Global glomerular sclerosis and glomerular arteriolar hyalinosis in insulin dependent diabetes

Ralph D. Harris, Michael W. Steffes, Rudolf W. Bilous, David E R Sutherland, S. Michael Mauer

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139 Scopus citations


We studied the lesions of global glomerular sclerosis and arteriolar hyalinosis in 43 (29 females) insulin-dependent diabetes mellitus (IDDM) patients whose creatinine clearance (CCr) was ≥45 ml/min/1.73 m2 and whose renal biopsies had at least 20 glomeruli available for study. These patients, ages 17 to 55 years, had IDDM for 7 to 32 (20 ± 6, X ± SD) years. CCr ranged from 47 to 139 (91 ± 25) ml/min/1.73 m2 and urinary albumin excretion (UAE) from 5 to 3386 (median = 127) mg/24 hrs. Eighteen patients were hypertensive. Thus, these patients represented a broad clinical range from normal renal function through overt diabetic nephropathy. The percent of glomeruli which were globally sclerosed was strongly correlated with CCr (r = -0.64, P < 0.0001) and log UAE (r = +0.67, P < 0.001). Hypertension was more common in patients with more than 10% sclerosed glomeruli (chi square = 9.5, P < 0.002). Percent sclerosed glomeruli was highly significantly correlated with the index of severity of the arteriolar hyalinosis lesion (r = +0.66, P < 0.0001) and mesangial volume fraction (r = +0.61, P < 0.0001). We hypothesize that arteriolar hyalinosis could contribute to global glomerular sclerosis through severe compromise of glomerular blood flow. Alternately, global glomerular sclerosis may result from marked mesangial expansion and capillary occlusion. However, in this broad range of patients it appeared that global glomerular sclerosis and mesangial expansion were not infrequently independent diabetic renal lesions which could contribute separately to the ultimate development of overt diabetic nephropathy.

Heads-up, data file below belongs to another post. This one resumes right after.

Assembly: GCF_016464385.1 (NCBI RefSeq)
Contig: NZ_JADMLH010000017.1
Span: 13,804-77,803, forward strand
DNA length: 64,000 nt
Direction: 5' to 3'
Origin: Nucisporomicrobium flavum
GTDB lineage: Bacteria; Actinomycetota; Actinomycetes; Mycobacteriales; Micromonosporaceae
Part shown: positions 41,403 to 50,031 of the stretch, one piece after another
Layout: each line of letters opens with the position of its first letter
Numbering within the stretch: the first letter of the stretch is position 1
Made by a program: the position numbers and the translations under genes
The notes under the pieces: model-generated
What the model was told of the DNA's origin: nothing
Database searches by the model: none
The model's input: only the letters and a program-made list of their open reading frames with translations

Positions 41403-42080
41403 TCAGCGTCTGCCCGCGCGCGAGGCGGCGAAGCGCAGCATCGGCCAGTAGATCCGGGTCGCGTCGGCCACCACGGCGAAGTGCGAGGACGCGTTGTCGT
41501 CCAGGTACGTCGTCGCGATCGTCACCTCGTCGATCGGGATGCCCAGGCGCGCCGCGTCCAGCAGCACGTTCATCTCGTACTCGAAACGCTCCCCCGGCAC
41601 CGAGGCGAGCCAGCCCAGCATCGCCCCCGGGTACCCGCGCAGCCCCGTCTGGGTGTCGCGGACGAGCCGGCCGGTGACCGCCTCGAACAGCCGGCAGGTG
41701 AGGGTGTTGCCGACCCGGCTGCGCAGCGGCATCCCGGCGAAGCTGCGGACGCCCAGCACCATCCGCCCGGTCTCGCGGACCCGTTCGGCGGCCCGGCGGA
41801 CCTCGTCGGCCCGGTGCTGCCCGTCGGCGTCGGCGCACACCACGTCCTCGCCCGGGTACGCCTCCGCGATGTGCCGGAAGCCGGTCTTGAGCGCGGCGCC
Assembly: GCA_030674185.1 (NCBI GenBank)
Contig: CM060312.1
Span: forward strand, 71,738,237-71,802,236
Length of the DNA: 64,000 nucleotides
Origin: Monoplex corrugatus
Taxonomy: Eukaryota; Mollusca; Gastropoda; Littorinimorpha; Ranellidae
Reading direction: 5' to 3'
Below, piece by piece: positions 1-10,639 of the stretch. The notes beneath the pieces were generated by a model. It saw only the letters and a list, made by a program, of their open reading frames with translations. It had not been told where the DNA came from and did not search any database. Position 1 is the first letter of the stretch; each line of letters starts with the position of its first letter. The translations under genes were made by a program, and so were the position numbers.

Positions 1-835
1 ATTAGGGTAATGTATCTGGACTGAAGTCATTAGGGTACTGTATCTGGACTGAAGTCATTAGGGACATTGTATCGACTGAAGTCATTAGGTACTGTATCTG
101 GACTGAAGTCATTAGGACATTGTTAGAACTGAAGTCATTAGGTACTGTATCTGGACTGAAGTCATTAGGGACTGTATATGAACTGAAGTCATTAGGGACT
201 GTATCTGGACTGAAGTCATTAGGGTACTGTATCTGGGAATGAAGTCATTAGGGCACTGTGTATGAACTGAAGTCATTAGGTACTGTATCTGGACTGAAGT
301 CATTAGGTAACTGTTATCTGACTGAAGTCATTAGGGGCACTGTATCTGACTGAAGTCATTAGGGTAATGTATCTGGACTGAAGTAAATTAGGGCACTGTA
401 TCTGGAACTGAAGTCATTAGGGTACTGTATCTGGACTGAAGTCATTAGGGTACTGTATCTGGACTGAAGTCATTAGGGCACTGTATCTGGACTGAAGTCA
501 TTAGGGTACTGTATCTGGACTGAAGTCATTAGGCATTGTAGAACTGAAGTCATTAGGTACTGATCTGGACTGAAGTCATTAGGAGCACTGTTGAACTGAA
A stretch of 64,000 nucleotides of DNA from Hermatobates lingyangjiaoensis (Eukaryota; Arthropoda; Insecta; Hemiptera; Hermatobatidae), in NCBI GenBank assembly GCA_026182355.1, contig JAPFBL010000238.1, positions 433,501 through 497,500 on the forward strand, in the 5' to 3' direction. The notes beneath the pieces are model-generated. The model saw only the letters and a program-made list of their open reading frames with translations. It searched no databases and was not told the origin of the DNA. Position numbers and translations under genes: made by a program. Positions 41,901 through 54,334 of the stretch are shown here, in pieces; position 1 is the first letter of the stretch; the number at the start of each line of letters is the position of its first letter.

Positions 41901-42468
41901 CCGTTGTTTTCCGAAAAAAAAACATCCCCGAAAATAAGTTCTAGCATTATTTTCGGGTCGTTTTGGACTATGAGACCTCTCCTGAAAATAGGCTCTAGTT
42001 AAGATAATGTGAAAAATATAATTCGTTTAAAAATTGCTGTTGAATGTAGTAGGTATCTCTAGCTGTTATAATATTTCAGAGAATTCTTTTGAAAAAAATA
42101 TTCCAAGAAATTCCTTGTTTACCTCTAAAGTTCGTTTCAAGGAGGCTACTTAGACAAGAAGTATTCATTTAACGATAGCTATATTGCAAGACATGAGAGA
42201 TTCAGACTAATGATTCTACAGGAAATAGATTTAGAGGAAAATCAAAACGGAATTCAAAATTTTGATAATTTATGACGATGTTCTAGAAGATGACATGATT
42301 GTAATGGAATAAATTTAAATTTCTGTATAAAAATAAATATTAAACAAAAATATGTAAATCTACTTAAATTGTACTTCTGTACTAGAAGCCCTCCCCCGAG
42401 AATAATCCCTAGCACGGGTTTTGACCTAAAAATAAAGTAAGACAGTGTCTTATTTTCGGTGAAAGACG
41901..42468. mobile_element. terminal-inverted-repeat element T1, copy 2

Original languageEnglish (US)
Pages (from-to)107-114
Number of pages8
JournalKidney International
Issue number1
StatePublished - Jul 1991

Bibliographical note

Funding Information:
This work was supported by the NIH grants 2P01 AM13083-20 and 2M01 RROO400-22 and the Juvenile Diabetes Foundation. Dr. Harris was a recipient of the 1986—87 Walter E. Matheson Clinical Fellowship from Loma Linda University, allowing him to spend his sabbatical year at the University of Minnesota. RWB was the recipient of a Post- doctoral Fellowship from the Juvenile Diabetes Foundation. We thank the patients for participating in the study and the nursing staff of the Clinical Research Center for their scientific and patient care contribu-tions. The technical contributions of John Basgen and Thomas Groppoli are greatly appreciated. We thank Janice Sugden for the statistical analyses, Marshall Hoff for the biomedical graphics and Cynthia Dawis for manuscript preparation.


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